Seeking medical help for prednisone withdrawal is essential if you experience severe or concerning symptoms. While many individuals can successfully manage prednisone withdrawal with a gradual tapering plan and making lifestyle adjustments, there are situations where medical attention is warranted.

If your withdrawal symptoms are persistent, severe, or worsening despite following a tapering plan and lifestyle modifications, contact a healthcare provider or detox center near you for assessment.

woman standing on dock


Take the First Step

Prednisone is an immunosuppressive corticosteroid medication used to treat immune system deviations and other conditions. However, excessive and careless use will be detrimental to your overall health and could even lead to addiction.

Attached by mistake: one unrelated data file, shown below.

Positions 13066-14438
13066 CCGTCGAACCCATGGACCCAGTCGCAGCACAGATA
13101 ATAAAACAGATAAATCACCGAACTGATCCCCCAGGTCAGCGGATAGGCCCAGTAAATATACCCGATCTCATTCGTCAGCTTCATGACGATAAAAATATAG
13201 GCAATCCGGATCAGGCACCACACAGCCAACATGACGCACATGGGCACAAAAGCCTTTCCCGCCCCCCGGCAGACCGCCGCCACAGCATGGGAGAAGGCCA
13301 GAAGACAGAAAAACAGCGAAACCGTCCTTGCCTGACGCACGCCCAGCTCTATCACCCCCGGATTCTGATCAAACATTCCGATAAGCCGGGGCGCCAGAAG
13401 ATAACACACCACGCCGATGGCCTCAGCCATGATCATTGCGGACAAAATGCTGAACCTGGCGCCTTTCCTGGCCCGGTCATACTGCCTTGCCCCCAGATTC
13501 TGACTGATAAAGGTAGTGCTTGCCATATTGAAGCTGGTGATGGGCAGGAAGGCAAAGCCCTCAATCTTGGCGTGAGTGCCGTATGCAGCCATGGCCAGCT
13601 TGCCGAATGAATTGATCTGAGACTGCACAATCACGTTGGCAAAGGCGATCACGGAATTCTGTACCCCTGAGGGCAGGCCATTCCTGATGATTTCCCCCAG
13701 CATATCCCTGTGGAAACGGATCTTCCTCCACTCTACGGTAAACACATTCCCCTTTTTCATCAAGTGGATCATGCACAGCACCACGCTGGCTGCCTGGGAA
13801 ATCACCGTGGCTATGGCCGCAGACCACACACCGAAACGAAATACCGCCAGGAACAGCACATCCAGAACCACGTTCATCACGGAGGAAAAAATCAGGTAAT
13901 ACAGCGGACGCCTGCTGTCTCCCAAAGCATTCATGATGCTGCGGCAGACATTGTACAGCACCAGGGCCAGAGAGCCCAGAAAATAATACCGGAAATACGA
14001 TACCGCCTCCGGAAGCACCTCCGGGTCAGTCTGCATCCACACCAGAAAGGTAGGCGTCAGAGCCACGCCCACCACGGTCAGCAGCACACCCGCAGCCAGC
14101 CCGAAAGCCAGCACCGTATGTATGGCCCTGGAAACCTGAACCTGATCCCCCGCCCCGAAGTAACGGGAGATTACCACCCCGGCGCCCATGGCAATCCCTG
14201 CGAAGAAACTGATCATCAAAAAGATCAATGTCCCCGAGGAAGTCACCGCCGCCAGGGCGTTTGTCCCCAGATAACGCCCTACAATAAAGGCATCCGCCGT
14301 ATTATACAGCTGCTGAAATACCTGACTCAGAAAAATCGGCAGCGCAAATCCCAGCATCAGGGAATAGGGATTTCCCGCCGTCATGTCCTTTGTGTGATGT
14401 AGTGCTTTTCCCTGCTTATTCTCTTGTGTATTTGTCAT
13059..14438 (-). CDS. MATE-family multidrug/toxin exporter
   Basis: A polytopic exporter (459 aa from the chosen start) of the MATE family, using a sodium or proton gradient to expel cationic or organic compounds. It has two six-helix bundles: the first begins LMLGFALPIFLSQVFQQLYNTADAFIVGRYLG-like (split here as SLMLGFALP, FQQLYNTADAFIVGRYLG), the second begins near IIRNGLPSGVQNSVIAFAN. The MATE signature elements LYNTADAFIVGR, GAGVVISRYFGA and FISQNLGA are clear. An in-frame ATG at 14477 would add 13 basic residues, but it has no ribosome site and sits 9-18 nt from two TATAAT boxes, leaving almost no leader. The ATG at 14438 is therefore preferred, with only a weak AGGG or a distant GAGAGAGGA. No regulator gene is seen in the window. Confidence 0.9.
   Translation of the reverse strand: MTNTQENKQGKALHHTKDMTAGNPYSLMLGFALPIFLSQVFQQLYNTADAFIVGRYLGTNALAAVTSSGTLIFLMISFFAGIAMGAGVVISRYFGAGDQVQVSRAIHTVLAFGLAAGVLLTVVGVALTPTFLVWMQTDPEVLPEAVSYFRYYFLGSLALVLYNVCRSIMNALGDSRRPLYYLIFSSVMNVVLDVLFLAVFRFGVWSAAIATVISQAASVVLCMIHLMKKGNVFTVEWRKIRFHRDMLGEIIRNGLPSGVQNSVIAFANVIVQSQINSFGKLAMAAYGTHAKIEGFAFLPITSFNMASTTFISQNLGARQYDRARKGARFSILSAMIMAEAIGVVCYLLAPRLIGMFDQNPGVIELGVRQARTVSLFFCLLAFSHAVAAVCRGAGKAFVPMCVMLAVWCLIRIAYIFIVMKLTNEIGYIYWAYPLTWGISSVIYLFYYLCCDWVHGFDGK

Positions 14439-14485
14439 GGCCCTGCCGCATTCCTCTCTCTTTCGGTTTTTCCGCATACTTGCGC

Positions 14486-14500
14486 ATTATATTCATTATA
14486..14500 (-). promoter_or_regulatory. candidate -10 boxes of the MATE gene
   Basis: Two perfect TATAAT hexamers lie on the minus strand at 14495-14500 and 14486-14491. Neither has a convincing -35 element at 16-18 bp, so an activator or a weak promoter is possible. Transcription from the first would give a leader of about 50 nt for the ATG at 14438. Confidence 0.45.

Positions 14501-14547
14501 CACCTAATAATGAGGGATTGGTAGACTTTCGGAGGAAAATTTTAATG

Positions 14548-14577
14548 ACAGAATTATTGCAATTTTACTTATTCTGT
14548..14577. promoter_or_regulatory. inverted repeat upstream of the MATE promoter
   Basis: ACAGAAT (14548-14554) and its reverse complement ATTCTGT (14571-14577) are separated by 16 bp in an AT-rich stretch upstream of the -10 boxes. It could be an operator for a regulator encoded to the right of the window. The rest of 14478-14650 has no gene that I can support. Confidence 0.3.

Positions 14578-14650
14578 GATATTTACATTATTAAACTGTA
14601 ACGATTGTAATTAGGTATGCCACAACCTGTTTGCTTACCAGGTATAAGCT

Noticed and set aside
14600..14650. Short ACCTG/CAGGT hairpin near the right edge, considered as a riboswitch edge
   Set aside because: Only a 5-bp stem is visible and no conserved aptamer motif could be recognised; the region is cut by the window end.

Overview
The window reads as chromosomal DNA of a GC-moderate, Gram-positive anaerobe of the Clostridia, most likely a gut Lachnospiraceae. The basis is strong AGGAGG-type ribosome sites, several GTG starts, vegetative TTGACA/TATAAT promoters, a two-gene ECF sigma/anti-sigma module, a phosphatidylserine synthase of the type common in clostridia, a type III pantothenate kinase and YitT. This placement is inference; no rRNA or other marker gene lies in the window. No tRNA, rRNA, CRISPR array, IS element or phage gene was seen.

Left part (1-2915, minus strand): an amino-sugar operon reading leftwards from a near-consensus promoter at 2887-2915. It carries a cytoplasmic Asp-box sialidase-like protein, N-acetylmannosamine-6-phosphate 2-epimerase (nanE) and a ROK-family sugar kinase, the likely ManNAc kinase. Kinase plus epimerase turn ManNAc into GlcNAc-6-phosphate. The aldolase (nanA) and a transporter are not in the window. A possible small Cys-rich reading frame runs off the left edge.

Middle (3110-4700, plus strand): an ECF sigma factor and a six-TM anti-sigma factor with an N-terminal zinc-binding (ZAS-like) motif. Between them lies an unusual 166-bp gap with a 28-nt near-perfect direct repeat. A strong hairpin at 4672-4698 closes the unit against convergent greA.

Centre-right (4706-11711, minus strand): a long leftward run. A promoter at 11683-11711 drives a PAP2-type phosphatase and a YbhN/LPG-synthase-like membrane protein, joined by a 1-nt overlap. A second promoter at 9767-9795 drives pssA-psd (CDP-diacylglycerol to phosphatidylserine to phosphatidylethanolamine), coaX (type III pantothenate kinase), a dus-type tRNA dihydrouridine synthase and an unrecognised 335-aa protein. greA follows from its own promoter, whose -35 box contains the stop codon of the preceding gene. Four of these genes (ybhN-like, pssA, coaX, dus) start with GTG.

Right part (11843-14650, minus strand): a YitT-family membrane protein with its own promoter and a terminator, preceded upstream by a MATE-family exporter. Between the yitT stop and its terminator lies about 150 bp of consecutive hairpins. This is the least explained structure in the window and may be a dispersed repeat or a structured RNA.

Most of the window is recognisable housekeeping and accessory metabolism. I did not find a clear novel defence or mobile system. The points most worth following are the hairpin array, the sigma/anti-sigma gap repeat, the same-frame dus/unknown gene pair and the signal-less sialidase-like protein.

Prednisone withdrawal can be challenging to navigate, but with careful preparation, assistance, and advice from your doctor, you can reduce discomfort and safely discontinue prednisone.

The entire process must be carried out under the watchful eye of a medical practitioner. Thus, tapering schedules and techniques will vary across individuals. A solution that works for everyone is inconceivable for such a laborious but rewarding endeavor. 

Throughout the entire process, cultivate self-kindness. Once you’ve experienced what it’s like to recover and attain true sobriety, it may not be simple or perfect, but it is gratifying. Maintain a strong circle of friends and family, and keep your eyes and ears open to the wealth of resources at your disposal. 

Facing Prednisone withdrawal? Navigate the journey with confidence. Discover your path to recovery with Oregon Trail Recovery.